CRUNICAN: “I’ve always said when you’re talking about transit and land use that transit's the functionary and the goals are established by land use because the community gets together and says these are our aspirations.  When the region put together Plan Bay Area one of the assumptions in there is that 38% of the jobs and 34% of the housing is going to be located within a half mile of BART.   It’s incredibly important for us to replace the infrastructure today to handle the traffic we have today because the region’s growth between now and 2040 is counting on us to being there for a third of that growth.  That growth is our economy and that growth is expected to come in an environmentally-friendly way, that’s BART.  So BART owns some land near its stations and other people own land near the stations and we are working with developers and local communities to make sure that the growth that happens is happening in a community oriented fashion.  But the higher densities need to be located next to the station because BART is kind of a people host.  People get out there, there’s a lot of activity there and then the activity level diminishes as you go farther from the BART station in most of the cities around the Bay Area.  MacArthur is a good example, San Leandro is another one.  At San Leandro we have 200 housing units going in there that are all affordable housing units.  At MacArthur we have a mixed development going in.  Pleasant Hill, Walnut Creek the same way there’s a lot of activity going on near those station and we’re doing our best to accommodate both if you will economic growth and the housing that goes along with it.”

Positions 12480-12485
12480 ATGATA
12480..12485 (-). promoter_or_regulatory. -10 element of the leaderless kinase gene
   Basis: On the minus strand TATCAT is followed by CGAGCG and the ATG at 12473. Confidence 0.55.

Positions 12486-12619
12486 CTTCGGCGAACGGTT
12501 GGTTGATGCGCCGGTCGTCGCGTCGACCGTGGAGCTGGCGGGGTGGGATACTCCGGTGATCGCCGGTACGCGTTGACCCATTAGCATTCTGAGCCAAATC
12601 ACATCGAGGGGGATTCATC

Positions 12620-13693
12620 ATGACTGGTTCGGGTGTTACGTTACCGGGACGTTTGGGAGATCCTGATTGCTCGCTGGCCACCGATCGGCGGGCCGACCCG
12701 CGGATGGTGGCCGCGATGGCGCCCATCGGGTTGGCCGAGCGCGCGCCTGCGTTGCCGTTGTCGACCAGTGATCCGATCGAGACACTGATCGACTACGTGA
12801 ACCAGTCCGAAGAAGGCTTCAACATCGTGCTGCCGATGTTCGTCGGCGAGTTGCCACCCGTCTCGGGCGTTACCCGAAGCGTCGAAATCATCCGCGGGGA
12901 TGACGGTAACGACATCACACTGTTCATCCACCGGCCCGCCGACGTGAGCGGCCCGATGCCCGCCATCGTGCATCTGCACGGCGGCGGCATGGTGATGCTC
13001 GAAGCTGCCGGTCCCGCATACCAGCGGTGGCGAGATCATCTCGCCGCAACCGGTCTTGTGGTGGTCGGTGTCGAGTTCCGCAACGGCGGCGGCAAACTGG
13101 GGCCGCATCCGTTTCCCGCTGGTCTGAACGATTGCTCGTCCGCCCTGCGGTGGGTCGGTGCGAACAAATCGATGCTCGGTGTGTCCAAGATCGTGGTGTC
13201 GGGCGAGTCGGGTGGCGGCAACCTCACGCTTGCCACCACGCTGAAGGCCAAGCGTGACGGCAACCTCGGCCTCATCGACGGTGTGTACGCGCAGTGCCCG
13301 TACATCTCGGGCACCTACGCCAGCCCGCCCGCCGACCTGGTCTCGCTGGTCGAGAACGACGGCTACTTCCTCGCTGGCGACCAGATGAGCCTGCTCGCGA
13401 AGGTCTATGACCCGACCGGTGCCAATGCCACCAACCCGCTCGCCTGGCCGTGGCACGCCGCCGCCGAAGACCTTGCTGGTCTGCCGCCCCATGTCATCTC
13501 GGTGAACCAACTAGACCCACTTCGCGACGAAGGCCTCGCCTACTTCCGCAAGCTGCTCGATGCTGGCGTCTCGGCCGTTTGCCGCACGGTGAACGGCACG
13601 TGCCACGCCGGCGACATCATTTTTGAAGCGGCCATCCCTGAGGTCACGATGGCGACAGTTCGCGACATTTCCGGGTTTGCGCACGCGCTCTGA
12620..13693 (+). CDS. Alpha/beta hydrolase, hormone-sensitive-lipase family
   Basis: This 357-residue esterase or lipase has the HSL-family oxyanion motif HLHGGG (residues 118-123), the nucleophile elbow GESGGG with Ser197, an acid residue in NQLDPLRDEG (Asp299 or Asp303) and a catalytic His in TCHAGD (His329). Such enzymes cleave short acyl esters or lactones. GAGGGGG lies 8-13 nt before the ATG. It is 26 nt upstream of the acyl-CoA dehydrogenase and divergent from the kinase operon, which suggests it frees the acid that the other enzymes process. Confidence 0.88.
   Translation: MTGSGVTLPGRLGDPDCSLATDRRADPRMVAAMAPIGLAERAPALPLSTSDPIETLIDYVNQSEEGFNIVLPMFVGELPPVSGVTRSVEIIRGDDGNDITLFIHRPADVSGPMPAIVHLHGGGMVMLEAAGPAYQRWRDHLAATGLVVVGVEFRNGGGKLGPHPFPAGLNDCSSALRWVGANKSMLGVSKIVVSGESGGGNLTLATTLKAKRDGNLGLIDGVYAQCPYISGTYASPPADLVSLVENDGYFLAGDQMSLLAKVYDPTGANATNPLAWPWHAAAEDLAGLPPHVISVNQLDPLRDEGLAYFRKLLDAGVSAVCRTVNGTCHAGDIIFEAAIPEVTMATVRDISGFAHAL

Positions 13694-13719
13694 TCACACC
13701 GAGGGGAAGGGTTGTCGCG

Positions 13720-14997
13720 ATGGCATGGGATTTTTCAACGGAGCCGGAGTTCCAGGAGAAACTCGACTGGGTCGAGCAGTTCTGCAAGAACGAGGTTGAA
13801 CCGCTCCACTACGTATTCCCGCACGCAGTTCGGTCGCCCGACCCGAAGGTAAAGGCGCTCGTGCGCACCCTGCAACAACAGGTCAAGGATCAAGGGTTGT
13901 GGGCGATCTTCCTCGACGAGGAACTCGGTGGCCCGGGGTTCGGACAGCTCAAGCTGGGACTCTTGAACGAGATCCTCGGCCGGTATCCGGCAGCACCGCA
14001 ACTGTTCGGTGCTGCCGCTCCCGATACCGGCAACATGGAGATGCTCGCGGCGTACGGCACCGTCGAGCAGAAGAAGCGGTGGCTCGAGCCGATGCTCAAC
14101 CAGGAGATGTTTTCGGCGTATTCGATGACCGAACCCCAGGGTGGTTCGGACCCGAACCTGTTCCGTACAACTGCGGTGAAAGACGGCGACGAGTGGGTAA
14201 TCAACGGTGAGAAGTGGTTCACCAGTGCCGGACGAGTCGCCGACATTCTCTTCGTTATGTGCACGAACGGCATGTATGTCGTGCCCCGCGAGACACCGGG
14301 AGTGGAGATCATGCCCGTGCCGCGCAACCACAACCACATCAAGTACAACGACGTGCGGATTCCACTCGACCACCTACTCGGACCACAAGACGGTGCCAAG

HOST: “What’s your outlook for 2017?”